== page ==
Understanding the Victims Bill of Rights

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Have you heard about the Victims Bill of Rights? This law ensures that victims of crime are taken care of at every stage of the criminal process. It is a federal law (Canadian Victims Bill of Rights) with a provincial counterpart.

What is the Victims Bill of Rights (VBR)?

Manitoba’s VBR legislation came into effect in 2001. It clearly describes the rights of victims of most serious crimes. This law ensures that victims are recognized and protected in their dealings with police, prosecutors, courts and corrections officials. It emphasizes their right to be treated with courtesy, compassion and respect. The Victim Rights Support Service provides information and assistance to the victims. Victim services workers brief their clients about the justice system and community resources available to them. They also advise them of their options, rights and responsibilities. They mainly ensure that their clients’ rights are protected.

What does the Victims Bill of Rights provide?

It mainly provides four rights:

  • Information – Victims can ask about the justice system, victim services, and the progress of their case.
  • Participation – Victims can present a victim impact statement and give views on decisions that affect their rights. Impact statements allow victims to tell the court how they have been affected by the crimes. It is a description of the emotional, physical and financial harm that the crime has had on them.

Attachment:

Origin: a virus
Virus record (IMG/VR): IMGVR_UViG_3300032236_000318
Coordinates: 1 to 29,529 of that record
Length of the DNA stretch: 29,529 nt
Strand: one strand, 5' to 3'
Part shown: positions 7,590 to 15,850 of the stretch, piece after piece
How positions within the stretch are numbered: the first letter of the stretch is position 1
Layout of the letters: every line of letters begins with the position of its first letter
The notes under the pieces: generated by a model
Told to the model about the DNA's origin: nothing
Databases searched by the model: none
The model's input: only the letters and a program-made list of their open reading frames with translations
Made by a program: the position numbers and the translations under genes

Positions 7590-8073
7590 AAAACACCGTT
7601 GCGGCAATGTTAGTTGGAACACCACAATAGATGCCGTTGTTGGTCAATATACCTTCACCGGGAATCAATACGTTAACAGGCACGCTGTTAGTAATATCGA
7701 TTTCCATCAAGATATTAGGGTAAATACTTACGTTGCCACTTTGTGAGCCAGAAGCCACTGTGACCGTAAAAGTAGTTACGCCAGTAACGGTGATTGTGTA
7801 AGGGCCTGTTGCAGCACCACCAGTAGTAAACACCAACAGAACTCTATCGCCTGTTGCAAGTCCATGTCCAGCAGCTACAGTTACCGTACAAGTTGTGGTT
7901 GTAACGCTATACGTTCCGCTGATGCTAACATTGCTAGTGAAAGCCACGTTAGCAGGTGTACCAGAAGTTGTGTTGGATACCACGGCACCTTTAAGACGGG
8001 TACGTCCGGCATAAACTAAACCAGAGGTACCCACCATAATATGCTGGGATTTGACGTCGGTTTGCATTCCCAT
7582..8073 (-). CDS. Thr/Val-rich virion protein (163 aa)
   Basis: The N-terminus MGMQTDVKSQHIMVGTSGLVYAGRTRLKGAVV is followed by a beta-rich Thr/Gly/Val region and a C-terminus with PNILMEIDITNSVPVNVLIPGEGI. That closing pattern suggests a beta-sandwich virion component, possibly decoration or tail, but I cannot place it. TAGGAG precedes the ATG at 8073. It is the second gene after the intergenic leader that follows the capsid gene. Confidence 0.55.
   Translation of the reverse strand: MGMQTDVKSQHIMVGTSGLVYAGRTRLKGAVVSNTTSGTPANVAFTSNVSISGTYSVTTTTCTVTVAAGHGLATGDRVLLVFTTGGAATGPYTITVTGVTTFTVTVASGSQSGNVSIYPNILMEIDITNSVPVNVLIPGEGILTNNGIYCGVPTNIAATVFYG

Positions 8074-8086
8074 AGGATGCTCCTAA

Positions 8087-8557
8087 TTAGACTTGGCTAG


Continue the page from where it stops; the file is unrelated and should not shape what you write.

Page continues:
• Restitution – They can seek recompense for injury or loss. Restitution orders must be considered and can be enforced through civil courts.
  • Protection – Consideration must be made for the security and privacy of victims, as well as the reasonable and necessary protection from intimidation and retaliation. (The Canadian Victims Bill of Rights).

The Victim Rights Support Service helps those who qualify for services by:

  • helping them register for their rights under the VBR
  • explaining when and how they may exercise their rights
  • providing information about prosecution and results of the case against the accused
  • providing court support and information, when possible

If you need help, contact the Victim Rights Support Service and connect with a service worker in your area. Go to their site or contact their toll-free line 1-866-4VICTIM (1-866-484-2846).
Sources: The Victim’s Bill of Rights Overview, Manitoba Justice; Victim Rights Support Service (VRSS); Understanding the Victim’s Bill of Rights; and Canadian Victims Bill of Rights, Canadian Resource Centre for Victims of Crime. Retrieved October 4, 2018.

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